Doug Wilson

The deep polarization that plagues American politics has also infected our thinking on globalization. If China continues its rapid economic ascent, the conventional thinking is that this is bad for America.

I think that’s a false dichotomy.

Instead, I’m deeply optimistic about Chinese growth because I think it is good news for America, the Chinese people, and the world. As China continues its massive transformation from a peasant farm economy to an advanced industrial economy, it will bring about increased prosperity—and more importantly, hope—for millions of human beings just like you and me. Our job as Americans is to capitalize upon Chinese growth to create a win-win situation for both economies and for both of our children’s children. To accomplish this vital mission we must see beyond our fear and mistrust to focus on mutual opportunity.

As promised in my last article, here are four practical steps America must take now in order to keep us on equal footing with the new, emerging economic giant on the block. .

1. School Reform: Thomas Friedman, in his book The World Is Flat, describes a story he tells to his daughters: “Girls, when I was growing up, my parents used to say to me, ‘Tom, finish your dinner. People in China are starving.’ My advice to you now: ‘Girls, finish your homework, people in China are starving for your jobs.” This is a telling anecdote: Consider that China produces seven times the number of engineers compared to America. In fact, today American schoolchildren are finishing in the middle or low end of the pack on a world wide basis when tested in science and math. There is no quick way to solve this problem, but we would be well served to look closely at the approximately $100,000 we spend to publicly educate a single student from kindergarten through twelfth grade. Are we spending that money wisely? Are we examining everything from textbooks to school buses to determine if our schools are operating in a cost-effective manner that produces academic success? These are important questions that must be asked—and answered. More than that, we must also continue to support the development of school choice programs and charter schools, such as the KIPP program in San Francisco. Innovation and competition at the grass-roots level—and not at the federal level ala “No Child Left Behind”— is the key to education reform.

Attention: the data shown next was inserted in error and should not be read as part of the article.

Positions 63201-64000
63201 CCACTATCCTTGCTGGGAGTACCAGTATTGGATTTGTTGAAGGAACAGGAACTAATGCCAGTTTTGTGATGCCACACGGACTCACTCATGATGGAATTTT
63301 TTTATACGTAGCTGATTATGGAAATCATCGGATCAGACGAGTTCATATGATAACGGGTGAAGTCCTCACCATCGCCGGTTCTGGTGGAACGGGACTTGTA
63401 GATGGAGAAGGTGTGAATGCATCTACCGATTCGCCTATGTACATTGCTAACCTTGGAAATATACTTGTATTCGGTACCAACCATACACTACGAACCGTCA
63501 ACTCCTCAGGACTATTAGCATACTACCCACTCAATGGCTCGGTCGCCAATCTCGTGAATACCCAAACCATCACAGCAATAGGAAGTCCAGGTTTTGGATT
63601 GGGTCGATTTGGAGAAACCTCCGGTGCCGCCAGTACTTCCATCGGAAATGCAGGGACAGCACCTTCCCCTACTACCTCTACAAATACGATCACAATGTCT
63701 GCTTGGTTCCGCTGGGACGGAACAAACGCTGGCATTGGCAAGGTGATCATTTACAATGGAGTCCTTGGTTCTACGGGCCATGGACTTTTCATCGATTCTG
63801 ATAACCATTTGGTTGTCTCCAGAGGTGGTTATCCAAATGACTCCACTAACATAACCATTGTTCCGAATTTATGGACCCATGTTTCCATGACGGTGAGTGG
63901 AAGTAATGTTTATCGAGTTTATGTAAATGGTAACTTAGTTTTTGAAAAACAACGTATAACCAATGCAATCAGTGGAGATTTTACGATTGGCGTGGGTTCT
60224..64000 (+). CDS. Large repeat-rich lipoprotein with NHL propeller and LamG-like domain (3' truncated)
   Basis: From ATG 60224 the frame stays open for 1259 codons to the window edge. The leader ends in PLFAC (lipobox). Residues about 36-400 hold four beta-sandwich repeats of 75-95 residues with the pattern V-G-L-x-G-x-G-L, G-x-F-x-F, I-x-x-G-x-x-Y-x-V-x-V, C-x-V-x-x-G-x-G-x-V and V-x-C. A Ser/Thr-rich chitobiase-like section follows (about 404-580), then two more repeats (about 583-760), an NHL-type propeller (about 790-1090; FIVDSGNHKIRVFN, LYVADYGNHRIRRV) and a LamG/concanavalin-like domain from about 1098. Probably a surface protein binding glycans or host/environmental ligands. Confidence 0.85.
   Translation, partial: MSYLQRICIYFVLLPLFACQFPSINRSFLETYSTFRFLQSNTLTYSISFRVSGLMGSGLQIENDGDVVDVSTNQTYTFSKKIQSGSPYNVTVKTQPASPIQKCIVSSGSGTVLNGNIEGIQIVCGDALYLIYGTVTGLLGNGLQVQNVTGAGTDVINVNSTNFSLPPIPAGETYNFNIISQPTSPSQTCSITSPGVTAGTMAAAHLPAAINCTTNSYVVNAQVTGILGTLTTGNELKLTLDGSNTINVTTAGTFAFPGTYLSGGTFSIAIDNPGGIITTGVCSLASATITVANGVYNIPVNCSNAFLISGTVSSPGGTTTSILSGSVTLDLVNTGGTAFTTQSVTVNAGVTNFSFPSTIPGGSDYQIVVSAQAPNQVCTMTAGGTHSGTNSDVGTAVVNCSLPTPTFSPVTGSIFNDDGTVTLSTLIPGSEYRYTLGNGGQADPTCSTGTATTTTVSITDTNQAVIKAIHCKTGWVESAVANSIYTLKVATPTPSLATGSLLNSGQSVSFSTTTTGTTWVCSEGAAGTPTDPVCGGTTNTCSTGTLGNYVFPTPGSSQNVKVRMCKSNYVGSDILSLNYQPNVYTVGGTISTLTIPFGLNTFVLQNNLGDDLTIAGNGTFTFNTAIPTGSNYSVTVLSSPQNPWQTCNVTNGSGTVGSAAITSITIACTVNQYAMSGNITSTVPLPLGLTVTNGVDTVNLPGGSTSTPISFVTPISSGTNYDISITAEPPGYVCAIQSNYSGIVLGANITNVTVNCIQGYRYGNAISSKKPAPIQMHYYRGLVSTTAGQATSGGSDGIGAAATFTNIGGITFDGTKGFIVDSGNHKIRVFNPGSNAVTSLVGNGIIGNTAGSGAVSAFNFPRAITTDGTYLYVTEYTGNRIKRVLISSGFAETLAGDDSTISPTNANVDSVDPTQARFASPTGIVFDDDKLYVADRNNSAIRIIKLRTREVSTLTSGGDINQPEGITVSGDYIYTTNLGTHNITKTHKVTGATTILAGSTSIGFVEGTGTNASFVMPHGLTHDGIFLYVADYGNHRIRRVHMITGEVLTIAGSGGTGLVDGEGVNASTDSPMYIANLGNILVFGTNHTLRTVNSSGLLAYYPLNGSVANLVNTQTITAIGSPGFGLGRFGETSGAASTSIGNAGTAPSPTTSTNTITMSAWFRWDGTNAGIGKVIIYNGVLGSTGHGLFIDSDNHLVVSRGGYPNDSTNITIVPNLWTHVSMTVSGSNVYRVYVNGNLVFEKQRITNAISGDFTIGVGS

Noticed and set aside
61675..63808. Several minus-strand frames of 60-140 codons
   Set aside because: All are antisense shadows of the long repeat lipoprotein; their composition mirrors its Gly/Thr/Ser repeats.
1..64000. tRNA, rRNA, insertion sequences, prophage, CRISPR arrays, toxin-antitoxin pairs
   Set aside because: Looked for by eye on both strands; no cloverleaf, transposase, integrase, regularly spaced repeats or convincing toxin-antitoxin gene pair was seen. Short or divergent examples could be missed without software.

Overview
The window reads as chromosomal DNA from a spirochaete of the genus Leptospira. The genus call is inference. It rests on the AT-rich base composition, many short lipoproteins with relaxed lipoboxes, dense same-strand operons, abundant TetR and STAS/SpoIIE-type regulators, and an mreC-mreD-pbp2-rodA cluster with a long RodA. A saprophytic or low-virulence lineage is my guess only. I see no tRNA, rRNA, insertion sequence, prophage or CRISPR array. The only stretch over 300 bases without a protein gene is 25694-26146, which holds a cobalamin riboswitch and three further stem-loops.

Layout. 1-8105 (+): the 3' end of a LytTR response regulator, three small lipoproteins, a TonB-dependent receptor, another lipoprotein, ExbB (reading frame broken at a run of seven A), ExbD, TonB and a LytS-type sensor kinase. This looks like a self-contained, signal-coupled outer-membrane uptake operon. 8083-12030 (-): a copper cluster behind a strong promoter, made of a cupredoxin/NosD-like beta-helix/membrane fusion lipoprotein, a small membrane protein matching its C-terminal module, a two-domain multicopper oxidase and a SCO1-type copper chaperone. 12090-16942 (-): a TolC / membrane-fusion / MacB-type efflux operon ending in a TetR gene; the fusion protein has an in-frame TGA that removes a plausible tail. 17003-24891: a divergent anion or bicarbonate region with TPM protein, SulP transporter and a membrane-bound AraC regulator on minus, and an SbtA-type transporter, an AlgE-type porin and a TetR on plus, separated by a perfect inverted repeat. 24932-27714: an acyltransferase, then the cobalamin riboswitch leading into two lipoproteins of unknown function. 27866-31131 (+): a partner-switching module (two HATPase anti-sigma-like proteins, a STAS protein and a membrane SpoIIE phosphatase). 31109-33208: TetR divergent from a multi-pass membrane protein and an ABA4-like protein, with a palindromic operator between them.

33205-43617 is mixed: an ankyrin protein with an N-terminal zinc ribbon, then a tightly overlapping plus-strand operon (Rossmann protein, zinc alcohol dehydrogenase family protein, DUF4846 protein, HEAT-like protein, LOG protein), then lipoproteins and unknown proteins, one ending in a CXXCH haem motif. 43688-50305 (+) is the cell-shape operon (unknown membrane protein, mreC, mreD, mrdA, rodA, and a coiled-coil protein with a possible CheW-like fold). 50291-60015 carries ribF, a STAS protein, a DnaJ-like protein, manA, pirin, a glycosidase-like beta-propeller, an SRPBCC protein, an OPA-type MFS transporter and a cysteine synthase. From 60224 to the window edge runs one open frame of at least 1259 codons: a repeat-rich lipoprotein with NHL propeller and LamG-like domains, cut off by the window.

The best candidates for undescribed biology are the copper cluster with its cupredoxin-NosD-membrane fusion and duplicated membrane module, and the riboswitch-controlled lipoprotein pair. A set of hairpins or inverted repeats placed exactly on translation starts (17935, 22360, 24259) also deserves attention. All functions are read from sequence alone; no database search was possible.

Doug Wilson

Doug Wilson is the the co-author, with Edwin Feulner, of Getting America Right: The True Conservative Values Our Nation Needs Today.

Be the first to read Doug Wilson's column. Sign up today and receive delivered each morning to your inbox.